Plaintiff signed and delivered to the Chicago agent a second Transfer, dated January 1928, similar in form to the first Transfer, whereby plaintiff surrendered, assigned, transferred and set over all right, title and interest whatsoever of, in and to policy No. 2 to the insurer "in consideration of receiving from the said Company a new policy for $5,000 on the Twenty-payment Life Rate Endowment Plan, Disability Feature providing for waiver of premiums and annuity payments; also Double Indemnity, bearing the same number as the Policy hereby surrendered, and having the same privileges and conditions as if issued on September 14, 1925." Pursuant to the terms of this Transfer the insurer issued and delivered to plaintiff a policy, hereinafter called policy No. 3, dated January 16, 1928, numbered 1 153 587 and endorsed as follows: "This policy is issued in the place of one bearing the same number and dated August 31, 1927, which policy has been released and cancelled, and this new policy is to have the same privileges as if issued September 14, 1925."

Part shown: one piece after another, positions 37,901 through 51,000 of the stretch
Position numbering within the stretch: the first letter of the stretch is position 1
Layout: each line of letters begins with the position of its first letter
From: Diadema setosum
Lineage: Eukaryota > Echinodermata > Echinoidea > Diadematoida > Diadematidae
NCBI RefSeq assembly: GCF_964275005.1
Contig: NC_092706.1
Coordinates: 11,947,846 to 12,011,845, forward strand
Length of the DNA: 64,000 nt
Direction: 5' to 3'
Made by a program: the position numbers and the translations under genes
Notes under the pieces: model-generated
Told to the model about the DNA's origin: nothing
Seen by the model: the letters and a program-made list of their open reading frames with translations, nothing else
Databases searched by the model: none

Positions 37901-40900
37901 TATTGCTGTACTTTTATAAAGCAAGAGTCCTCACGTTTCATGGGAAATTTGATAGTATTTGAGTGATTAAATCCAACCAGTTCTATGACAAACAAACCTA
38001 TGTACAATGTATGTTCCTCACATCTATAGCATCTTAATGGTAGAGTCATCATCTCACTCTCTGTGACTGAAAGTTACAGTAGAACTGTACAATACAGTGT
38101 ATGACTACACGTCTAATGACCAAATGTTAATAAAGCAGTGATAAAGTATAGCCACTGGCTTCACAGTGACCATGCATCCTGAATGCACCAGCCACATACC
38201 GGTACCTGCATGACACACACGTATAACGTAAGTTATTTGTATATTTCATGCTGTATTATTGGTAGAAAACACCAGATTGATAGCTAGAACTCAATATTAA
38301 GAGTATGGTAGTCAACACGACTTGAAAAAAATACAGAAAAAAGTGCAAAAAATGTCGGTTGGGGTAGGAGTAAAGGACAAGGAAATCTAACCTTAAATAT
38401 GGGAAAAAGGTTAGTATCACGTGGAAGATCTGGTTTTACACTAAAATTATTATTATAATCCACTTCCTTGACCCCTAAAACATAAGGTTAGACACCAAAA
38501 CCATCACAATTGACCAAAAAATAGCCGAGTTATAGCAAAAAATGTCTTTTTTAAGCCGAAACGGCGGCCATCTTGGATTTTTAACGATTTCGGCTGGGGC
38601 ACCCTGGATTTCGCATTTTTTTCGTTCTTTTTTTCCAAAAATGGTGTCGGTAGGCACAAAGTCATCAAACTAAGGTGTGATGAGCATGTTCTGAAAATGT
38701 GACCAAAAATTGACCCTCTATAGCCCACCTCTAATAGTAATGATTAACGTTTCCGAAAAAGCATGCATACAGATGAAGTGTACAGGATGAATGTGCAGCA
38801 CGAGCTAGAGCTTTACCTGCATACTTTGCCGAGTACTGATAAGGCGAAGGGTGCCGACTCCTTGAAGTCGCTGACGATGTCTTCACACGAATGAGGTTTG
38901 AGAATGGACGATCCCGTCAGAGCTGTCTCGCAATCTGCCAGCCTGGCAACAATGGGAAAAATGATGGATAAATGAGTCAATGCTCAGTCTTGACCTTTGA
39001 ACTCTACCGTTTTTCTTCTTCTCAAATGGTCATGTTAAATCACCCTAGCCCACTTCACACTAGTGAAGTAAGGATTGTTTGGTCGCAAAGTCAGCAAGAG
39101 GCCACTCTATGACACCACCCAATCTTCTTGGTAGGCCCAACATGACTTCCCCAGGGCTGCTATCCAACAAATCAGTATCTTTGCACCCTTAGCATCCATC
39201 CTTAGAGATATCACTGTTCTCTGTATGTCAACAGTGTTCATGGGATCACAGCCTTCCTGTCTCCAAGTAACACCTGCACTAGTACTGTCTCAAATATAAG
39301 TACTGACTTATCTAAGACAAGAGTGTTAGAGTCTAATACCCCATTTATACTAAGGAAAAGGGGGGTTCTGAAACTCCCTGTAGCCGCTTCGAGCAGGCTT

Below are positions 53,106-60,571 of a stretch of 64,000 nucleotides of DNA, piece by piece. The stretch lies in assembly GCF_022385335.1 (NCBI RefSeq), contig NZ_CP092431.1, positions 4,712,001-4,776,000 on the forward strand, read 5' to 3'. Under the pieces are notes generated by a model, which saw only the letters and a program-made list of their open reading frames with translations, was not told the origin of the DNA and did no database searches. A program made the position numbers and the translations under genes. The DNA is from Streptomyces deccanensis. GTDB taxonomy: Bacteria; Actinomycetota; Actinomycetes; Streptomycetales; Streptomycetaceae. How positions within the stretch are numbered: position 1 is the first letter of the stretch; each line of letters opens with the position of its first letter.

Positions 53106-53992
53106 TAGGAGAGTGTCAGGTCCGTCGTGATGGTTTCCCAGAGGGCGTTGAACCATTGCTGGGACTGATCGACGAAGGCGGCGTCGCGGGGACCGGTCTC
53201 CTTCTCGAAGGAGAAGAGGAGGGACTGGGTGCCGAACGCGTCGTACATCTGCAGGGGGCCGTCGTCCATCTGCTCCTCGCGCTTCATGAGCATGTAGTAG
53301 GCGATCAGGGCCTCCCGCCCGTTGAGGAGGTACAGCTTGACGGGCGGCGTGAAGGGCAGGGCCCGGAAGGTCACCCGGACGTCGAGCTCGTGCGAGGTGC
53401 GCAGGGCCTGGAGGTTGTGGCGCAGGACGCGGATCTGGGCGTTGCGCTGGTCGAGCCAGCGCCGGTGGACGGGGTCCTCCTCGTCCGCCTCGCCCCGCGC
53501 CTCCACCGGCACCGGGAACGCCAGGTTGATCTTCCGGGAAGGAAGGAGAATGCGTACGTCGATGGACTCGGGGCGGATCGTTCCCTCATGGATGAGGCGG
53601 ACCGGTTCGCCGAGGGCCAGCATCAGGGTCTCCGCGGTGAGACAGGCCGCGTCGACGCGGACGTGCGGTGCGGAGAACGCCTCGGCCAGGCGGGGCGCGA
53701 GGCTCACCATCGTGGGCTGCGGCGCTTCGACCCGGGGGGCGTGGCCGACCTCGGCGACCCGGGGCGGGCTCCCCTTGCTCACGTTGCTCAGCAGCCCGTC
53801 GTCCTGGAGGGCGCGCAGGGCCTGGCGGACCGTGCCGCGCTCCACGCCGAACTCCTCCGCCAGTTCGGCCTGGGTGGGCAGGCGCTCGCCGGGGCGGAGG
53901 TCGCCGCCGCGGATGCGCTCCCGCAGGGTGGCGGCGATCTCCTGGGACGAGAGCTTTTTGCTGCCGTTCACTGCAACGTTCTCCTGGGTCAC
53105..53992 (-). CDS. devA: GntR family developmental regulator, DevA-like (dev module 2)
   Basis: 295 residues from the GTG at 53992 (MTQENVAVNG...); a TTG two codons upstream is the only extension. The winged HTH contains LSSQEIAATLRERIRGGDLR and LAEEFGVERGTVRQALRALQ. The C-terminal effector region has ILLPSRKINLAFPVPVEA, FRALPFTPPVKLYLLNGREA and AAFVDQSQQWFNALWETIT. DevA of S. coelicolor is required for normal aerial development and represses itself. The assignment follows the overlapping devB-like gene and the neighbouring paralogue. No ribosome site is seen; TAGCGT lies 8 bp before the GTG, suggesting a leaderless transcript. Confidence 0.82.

Plaintiff signed and delivered to the Chicago agent an Absolute Assignment dated May 16, 1939 whereby he assigned to his mother all right, title and interest in policy No. 3. All premiums payable on the policy were duly paid and it became a fully paid-up policy on September 14, 1944. All premiums paid on that policy and all prior policies were paid by the mother of plaintiff. Thereafter she signed and delivered to the Chicago agent a Beneficiary Designation dated January 31, 1948, reciting in section one, entitled "Ownership and Change of Beneficiary," that the right to make further changes of beneficiary and to exercise all privileges of ownership in policy No. 3, "including any loan or surrender right, is vested in Edna A. Fonyo, mother of the insured, while living, thereafter in Melvin A. Krauss, of 135 South La Salle Street, Chicago, Illinois, friend of the insured, while living, thereafter in the insured."